Kingston, rich in antebellum history, displays its pride through artifacts, scrapbooks and photographs in two museums maintained by the Kingston Woman's History Club. The newest museum, The Martha Mulinix Annex, opened in April 1998 and displays material about Kingston and the surrounding area.
The Kingston Confederate Cemetery holds the oldest Confederate Memorial Day service each April.
Kingston, one of Georgia’s most historic towns, played a pivotal role in the Civil War by delaying the Great Locomotive Chase, aiding 100,000 wounded soldiers in the first Confederate Wayside Home, being the birthplace of Confederate Memorial Day, delivering permission for Sherman’s March to the Sea, and surrendering the last Confederates east of the Mississippi.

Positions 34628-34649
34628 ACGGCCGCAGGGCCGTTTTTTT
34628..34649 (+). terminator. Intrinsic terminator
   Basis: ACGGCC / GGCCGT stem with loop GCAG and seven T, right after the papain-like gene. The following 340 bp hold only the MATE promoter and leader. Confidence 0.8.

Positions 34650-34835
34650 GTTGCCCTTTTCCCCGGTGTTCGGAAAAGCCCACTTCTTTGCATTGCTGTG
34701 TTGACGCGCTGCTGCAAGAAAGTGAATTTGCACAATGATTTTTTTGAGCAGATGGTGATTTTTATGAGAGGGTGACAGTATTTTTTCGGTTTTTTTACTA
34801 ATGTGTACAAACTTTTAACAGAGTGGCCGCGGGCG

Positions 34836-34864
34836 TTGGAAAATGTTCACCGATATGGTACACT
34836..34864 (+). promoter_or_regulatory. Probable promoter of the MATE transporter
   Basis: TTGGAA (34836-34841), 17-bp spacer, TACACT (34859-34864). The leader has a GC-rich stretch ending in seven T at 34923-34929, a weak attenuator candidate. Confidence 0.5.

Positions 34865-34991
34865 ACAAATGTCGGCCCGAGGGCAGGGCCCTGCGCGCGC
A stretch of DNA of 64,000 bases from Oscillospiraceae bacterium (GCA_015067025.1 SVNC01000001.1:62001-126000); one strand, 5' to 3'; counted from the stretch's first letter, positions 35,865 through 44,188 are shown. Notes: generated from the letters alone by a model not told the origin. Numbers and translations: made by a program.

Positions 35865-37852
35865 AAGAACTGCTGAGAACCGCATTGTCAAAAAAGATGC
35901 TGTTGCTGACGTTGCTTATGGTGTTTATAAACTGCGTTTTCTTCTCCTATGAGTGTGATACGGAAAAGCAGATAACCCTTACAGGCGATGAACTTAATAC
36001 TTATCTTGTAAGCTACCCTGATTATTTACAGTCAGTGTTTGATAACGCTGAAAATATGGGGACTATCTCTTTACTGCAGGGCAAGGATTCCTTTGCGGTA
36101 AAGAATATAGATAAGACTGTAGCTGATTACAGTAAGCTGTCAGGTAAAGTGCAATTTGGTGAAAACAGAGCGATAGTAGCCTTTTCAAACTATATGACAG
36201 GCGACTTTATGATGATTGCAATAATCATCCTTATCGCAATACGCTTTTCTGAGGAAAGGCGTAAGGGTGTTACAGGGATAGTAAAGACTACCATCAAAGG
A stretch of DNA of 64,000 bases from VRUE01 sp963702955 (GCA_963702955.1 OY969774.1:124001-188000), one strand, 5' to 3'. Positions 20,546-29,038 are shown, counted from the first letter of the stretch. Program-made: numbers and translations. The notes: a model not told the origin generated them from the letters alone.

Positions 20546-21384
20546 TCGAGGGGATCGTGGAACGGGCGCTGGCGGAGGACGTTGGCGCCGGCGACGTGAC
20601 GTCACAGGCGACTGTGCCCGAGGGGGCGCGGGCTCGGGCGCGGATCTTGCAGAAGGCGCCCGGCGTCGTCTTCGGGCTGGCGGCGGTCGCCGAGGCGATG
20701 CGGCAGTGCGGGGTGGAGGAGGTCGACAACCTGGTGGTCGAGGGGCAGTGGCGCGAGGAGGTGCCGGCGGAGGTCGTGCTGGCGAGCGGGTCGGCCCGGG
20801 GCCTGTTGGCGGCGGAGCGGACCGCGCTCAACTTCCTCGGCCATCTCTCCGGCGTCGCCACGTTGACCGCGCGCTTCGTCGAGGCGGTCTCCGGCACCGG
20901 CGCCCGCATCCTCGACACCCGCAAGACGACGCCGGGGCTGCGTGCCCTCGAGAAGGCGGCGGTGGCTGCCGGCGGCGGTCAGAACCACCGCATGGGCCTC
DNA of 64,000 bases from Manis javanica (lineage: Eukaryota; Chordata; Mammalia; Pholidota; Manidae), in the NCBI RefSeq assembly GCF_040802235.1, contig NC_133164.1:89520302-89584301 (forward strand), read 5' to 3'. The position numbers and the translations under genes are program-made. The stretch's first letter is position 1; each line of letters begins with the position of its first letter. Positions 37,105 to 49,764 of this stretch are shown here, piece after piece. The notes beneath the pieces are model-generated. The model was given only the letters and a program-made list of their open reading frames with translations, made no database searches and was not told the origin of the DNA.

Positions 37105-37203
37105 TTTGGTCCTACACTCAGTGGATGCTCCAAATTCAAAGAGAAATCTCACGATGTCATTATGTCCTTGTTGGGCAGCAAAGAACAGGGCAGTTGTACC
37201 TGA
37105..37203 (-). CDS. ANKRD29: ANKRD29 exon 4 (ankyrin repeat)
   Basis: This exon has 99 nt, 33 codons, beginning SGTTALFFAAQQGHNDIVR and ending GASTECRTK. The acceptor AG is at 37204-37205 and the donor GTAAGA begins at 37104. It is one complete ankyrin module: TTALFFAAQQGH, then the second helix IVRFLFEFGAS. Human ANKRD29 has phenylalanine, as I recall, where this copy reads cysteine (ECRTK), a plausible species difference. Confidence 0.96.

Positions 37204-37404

Rich in antebellum history, Kingston, Ga., displays its pride through artifacts, scrapbooks and photographs in two museums. Visitors to Kingston Women's History Museums learn how Kingston grew with the W&A Railroad and became the final resting place of First Lady Michelle Obama's great-great-great grandmother. See how the Great Locomotive Chase was delayed as Kingston depot agent Uriah Stephens resisted Andrews' Raiders lies from the stolen locomotive "General". Markers show how residents served 100,000 wounded soldiers in the first Confederate Wayside Home. The Kingston Confederate Cemetery holds the oldest Confederate Memorial Day service each April. Displays tell how the Civil War's end began here when General Sherman requested and received permission from General Grant for The March to the Sea. In May 1865, the last surrender of Confederate troops east of the Mississippi was at Kingston by Gen. William T. Wofford. Visitors to Barnsley Resort, and those who come annually to Atlanta Steeplechase and CounterPoint Music Festival, can discover Kingston's legacy.